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|Title:||Treatment of low-level contaminated landfill leachate using advanced oxidation processes|
|Authors:||United States. Army. Corps of Engineers. Baltimore District.|
stallation Restoration Research Program (U.S.)
Zappi, Mark E.
Jones, Robert P.
|Keywords:||Advanced oxidation process|
Strasburg Landfill Superfund Site
Hazardous waste sites
|Publisher:||Environmental Laboratory (U.S.)|
Engineer Research and Development Center (U.S.)
Abstract: The Strasburg Landfill Superfund Site is located in Newlin and Bradford townships, Chester County, Pennsylvania. The site was closed in 1980. It was not until 1988 that the site was placed in the U.S. Environmental Protection Agency's National Priority List when leachate runoff into a nearby creek was discovered and contaminants were detected in groundwater and surface water. Chlorinated solvents and simple aromatics were commonly manifested. Treatment technologies for the prevention of further migration of contaminants into the environment are currently under evaluation by the U.S. Army Engineer District, Baltimore. Occasional failures of the current air stripper-system to meet effluent concentrations have occurred, and in accordance with the Record of Decision, an advanced oxidation process (AOP) system should be evaluated as a potential replacement of the air stripping unit. Four bench-scale AOPs were evaluated by the U.S. Army Engineer Waterways Experiment Station as potential options to treat the contammated Strasburg ieachate. These AOPs were irradiation of hydrogen peroxide using a medium-pressure mercury lamp; irradiation of hydrogen peroxide using a low-pressure mercury lamp; irradiation with ozone sparging; and peroxone. Successful treatment of the Strasburg leachate was achieved using the proposed AOPs, with the exception of the low-pressure ultraviolet light irradiation of the hydrogen peroxide system, which showed the slowest contaminant-removal rate. The best dosages of oxidizers for each of the AOPs were identified, as well as the required retention times. The ozonated systems exhibited the best contaminant-removal rates among all the AOPs studied, which may indicate that stripping may have been a factor in these removal increases.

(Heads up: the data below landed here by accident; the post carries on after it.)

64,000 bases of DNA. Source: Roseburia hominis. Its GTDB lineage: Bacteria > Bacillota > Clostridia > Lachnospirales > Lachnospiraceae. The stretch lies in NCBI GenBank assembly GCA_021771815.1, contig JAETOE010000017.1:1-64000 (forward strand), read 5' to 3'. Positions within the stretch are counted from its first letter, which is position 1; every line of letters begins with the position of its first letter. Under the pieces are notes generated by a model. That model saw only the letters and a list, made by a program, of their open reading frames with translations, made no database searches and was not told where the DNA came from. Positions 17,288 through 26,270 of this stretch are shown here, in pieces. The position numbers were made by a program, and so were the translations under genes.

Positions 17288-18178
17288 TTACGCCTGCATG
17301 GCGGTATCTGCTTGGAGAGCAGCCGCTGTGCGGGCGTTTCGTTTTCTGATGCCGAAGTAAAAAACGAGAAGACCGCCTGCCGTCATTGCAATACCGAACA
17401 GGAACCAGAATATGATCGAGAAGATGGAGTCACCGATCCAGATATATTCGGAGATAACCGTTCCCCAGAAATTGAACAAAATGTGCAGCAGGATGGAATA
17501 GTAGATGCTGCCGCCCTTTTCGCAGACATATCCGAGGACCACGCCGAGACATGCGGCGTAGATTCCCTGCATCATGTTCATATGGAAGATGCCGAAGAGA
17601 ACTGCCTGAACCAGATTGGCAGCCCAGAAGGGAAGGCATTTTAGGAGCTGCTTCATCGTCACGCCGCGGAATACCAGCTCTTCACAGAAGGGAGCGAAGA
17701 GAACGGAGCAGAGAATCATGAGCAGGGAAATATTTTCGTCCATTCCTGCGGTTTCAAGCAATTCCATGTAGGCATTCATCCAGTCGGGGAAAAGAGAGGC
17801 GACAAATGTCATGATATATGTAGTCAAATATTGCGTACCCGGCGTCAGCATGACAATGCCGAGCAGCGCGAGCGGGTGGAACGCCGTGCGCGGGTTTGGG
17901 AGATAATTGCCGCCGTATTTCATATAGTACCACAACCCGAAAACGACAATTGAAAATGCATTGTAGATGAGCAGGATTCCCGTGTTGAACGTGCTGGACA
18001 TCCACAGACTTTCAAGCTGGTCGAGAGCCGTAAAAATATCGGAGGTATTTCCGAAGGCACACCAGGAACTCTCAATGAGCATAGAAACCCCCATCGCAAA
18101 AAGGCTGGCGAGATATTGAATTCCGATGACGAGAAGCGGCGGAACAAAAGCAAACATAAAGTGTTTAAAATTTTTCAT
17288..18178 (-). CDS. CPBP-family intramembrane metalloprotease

|Appears in Collections:||Miscellaneous Paper|